Chick-Fil-A Saves The Day
By John Livingston Clark
On January 28, 2014, Birmingham, Alabama was hit by a rare snow storm. The city was not prepared. Drivers were stranded in their cars for up to seven hours, with no food or water. Freeways were like a parking lot.
Mark Meadows, owner of a Chick-fil-A restaurant, let his employees leave early. When they came back to his business, unable to get home, Mark went into action. He had food and employees. They cooked several hundred sandwiches consisting of hot juicy chicken breasts between two buttered buns, then stood on both sides of highway 280 and passed them out to stranded, tired, and weary motorists. The employees refused to take a single penny for their effort.
The restaurant also served as a temporary “bed and breakfast” for people to spend the night and have chicken biscuits in the morning. Audrey Pitt, the manager, said, “…We were here. We had food and there were people outside who needed food. So it just made sense to do something for them.”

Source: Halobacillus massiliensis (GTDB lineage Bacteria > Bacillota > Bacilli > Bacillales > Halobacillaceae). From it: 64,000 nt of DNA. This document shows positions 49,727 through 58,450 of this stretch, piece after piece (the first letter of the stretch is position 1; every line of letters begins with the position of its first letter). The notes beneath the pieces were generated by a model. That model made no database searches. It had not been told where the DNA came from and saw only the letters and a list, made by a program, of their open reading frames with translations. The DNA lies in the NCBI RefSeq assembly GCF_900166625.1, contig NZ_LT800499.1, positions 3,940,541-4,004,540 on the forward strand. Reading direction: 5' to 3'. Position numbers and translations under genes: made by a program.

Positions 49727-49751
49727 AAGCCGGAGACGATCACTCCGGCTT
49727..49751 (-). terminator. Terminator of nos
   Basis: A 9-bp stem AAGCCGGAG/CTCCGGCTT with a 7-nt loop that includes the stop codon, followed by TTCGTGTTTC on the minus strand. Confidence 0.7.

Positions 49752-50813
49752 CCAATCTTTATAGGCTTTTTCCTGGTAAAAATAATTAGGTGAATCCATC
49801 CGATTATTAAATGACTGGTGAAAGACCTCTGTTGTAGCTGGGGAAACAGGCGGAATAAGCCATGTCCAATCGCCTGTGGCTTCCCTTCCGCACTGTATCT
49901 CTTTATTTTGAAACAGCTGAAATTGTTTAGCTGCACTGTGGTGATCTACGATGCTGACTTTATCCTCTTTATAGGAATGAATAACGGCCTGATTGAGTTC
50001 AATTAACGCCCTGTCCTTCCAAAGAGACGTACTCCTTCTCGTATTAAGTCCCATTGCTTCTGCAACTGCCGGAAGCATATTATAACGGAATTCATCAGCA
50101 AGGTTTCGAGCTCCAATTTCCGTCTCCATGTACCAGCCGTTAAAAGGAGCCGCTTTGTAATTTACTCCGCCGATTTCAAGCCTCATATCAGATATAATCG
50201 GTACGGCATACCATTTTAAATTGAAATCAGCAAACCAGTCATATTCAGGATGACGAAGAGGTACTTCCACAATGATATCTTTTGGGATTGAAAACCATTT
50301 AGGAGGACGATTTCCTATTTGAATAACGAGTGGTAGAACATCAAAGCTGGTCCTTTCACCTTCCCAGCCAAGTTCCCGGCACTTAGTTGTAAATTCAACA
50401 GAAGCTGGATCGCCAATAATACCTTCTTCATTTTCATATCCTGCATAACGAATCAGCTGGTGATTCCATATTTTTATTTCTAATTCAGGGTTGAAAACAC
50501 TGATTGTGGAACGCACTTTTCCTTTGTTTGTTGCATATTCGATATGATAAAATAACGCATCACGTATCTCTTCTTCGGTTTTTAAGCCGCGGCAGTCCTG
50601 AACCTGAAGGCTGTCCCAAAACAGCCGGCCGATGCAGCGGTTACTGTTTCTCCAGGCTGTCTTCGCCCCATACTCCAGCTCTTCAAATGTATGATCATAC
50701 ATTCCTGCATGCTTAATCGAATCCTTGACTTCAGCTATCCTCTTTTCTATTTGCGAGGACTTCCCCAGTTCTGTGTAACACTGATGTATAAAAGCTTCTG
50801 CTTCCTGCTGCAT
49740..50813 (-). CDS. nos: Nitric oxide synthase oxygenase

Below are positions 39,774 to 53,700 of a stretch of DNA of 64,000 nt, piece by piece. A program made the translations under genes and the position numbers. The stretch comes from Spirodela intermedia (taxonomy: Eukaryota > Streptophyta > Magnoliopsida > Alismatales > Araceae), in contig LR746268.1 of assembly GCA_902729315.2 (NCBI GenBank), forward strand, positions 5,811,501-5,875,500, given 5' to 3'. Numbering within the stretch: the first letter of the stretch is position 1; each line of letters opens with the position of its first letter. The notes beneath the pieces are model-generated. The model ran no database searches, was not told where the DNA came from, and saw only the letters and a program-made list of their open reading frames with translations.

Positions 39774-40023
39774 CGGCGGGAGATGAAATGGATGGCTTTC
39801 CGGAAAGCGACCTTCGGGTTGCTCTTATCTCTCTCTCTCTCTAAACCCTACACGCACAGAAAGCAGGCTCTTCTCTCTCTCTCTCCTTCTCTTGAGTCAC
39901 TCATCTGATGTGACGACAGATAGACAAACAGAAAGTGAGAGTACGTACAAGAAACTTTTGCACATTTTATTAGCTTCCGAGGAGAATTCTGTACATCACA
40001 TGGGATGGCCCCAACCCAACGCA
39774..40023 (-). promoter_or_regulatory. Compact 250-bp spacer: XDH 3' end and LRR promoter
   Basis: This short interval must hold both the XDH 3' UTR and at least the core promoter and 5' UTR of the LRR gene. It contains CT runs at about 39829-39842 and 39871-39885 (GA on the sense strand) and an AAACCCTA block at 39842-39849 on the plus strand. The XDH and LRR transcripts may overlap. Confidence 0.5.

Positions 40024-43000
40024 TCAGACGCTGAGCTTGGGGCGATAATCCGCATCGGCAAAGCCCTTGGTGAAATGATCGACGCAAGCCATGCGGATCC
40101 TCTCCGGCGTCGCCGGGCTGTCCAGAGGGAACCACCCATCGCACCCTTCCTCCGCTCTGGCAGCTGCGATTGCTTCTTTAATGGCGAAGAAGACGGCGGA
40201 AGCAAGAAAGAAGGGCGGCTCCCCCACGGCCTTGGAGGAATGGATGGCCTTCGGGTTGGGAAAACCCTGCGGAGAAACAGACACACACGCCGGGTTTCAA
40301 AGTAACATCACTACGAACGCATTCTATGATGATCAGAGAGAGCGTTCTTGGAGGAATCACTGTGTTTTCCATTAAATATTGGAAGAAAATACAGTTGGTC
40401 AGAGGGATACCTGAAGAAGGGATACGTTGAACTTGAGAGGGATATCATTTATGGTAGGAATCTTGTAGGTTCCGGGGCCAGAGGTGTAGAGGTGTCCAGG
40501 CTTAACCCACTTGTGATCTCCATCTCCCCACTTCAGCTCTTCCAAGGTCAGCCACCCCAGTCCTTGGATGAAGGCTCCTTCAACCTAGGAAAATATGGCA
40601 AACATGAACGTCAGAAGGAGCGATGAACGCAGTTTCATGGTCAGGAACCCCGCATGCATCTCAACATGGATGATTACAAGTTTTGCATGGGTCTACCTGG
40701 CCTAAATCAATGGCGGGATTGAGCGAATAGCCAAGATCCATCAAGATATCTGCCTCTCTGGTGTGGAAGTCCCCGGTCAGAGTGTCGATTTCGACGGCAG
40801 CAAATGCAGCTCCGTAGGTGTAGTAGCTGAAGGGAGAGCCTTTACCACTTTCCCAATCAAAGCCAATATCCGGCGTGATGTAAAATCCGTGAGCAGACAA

Chick-fil-A was in the news a lot last year because of their support for traditional marriage, and was the target of many people in the gay community. It is a business founded by a Christian family and based on biblical values of helping and caring for people above profit. Mark Meadows and his employees saw this as an opportunity to openly demonstrate those values. They fulfilled what it says in Matthew 25:35. “For I was hungry, and you gave Me something to eat; I was thirsty, and you gave Me drink; I was a stranger, and you invited Me in.”
I John 3:17-18 also applies here. “But whoever has the world’s goods, and beholds his brother in need and closes his heart against him, how does the love of God abide in him?”
Chick-fil-A did not close their hearts that day in January. They opened their hands to the people stranded in cars. All Christians would do well to follow their example of recognizing opportunities to give of one’s resources when the need arises, expecting nothing in return.
God’s love truly was demonstrated in the middle of a snow storm in Birmingham, Alabama.